Adding the chin guard via the 6-bolt attachment is, unsurprisingly, much slower than the Giro or Bell options but you wouldn’t buy this helmet if the full face requirement was your one and only thought. This helmet is for those who dabble in the odd race or big mountain and want the extra protection, without having to shell out for another helmet.
For what the Lazer offers, it’s a sensible choice here for anyone who spends more of their time in an open face helmet, in the cheapest package.
- Works best as a helmet to use day-in, day-out.
- Integrated POV camera mount.
- DH rated.
- Not the best looking.
- 6-bolt chin attachment slower than Giro or Bell options.
Key features: Fibre reinforced polymer shell, XTrail integrated absorption padding, Vortex ventilation system, EPR emergency padding release, Double D closure, adjustable peak.
What you see here is the Darren Berrecloth signature IXS Xult which is simply a custom colour over the other standard, and Cedric Gracia signature, options. Coming from a long line of excellent non-carbon fibre full face helmets it’s not surprising that the Xult is a bloody good option. The weight doesn’t feel like a kilo plus on your head, visibility is good and venting excellent on all but the stiller, sweatier days.
As with all IXS full face offerings, cheek pads are removable and washable, there is a double D-ring closure and the helmet just seems to sit right from the get-go. If you’re racing any sort of technical enduro races or up, this is going to be high on your list. A downhill rating means you can ride hard knowing that your dome is protected against all but the worst of crashes.
This IXS offering will go head-to-head with the ProFrame for your fixed full face dollar, so in the end it’ll be a matter of personal preference or whether the slightly more expensive Xult hurts the wallet more.
- Quality full face packed with features.
- Downhill rated.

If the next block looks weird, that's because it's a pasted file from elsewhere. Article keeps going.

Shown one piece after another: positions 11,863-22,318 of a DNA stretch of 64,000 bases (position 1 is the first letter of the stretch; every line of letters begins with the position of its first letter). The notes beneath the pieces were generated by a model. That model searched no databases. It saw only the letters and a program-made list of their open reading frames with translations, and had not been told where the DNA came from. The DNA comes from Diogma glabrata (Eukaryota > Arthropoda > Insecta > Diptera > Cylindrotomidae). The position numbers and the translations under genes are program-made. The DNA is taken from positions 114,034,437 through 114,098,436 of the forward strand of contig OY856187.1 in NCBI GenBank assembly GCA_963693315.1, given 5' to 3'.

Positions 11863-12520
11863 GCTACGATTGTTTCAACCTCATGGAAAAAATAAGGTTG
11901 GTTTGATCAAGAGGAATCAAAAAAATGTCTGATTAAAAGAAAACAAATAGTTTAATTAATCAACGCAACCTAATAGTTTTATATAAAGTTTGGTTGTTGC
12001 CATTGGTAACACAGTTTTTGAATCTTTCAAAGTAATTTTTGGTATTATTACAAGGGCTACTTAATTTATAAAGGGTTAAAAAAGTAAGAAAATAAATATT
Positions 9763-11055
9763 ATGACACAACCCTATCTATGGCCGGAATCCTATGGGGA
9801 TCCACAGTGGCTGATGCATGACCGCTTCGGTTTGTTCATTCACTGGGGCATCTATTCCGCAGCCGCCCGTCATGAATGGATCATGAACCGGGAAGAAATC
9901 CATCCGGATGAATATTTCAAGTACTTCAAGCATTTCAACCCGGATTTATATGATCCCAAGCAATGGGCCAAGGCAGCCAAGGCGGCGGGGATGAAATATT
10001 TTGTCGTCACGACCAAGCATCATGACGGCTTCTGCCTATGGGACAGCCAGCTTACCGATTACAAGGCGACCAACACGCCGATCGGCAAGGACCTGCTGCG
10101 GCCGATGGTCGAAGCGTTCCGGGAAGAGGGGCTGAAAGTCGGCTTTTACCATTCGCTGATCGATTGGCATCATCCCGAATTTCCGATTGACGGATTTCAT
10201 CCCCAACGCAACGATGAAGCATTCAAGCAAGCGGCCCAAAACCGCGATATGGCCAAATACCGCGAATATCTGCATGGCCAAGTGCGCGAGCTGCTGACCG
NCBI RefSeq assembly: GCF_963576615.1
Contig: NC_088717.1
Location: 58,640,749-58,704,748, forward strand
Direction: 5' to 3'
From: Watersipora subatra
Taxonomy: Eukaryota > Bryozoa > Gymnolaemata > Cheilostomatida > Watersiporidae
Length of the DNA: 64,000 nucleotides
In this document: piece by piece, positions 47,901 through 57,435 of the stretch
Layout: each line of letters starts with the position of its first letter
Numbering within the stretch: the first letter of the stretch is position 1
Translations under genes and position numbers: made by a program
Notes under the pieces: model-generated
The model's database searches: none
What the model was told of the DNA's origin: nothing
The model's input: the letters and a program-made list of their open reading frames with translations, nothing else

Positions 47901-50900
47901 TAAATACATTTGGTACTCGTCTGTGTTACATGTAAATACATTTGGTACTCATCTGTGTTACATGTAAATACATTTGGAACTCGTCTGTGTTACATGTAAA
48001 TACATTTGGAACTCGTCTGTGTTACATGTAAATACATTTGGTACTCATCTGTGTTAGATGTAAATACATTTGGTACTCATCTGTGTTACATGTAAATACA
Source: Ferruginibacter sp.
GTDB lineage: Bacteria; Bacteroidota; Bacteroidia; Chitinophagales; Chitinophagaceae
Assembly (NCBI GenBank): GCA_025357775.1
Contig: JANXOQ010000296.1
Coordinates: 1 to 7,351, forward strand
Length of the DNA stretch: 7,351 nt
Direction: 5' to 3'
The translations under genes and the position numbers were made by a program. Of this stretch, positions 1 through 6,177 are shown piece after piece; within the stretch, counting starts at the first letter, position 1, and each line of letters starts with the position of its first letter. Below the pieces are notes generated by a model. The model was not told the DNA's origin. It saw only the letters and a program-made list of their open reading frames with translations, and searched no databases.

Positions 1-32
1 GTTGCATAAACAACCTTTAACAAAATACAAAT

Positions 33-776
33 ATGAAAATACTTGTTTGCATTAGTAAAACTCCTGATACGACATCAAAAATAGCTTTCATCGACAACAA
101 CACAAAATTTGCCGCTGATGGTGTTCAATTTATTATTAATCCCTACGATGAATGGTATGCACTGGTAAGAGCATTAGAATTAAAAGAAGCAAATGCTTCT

- Heaviest on test.
- Most expensive on test.
Weight: 975g (size M)
Key features: Peak with integrated POV mount, DH rated with or without the chin guard, hydrophylic and anti-microbial padding, MIPS equipped, Roc-Loc Air DH closure, double D-ring closure.
In stark contrast to the woeful reputation the previous iteration of the Giro Switchblade was lumbered with, the current offering from Giro is arguably the benchmark by which the others are compared. DH rated regardless of the chin guard is an impressive feat of engineering, especially when the helmet looks as good and is just as safe with or without it.
Giro have made excellent helmets since forever and there’s something very Mad Max 2 about the Switchblade that makes it instantly recognisable. Despite it’s non-carbon fibre construction, the helmet pips the IXS offering in the weight stakes, if only marginally, but has the benefit of the easily removable chin.
Unlike the Lazer though, this feels more like a trials motorbike helmet than an open face helmet when the chin is removed, meaning it can be a sweaty affair on hotter days. That said, it’s kept my head warm and safe while up mountains in the snow, but that’s a fairly niche bonus really.
The Switchblade goes directly in competition with the Bell Super 3R, the latter winning on weight and price.
- The benchmark.
- Fast and easy chin guard removal.
- More protection than the Lazer with the chin removed.
- DH rated.
- As expensive as the IXS Xult and only slightly lighter.
The best of the bunch
All these helmets, in reality, performed the tasks asked of them with no real complaint.
In the end, it was simply a showdown against five very good helmets and picking the one that came out on top.
The helmet that came out on top was the Bell Super 3R.
Bell’s latest enduro offering ticks all the boxes. Light, inexpensive, modular and safe. It’s hard to overdo how easy the chinguard is to install and remove from what is a very good, MIPS-equipped half face helmet. With the chin off, it pips the Giro for keeping the heat down, as the latter covers the ears making warm days a touch sweaty. The Bell pips the Lazer for the chin guard mechanism and not much else. If you ride a normal lid 90% of the time with the odd race, the Bell is the obvious choice.
A very honourable mention has to go to the Fox ProFrame as a full face that comes very close to offering the same level of comfort and protection as the modular helmets. It packs full downhill protection into a light, airy helmet and for almost (but not quite all) of your riding will do a brilliant job.
For more product reviews from Wideopen, you can visit our reviews page here.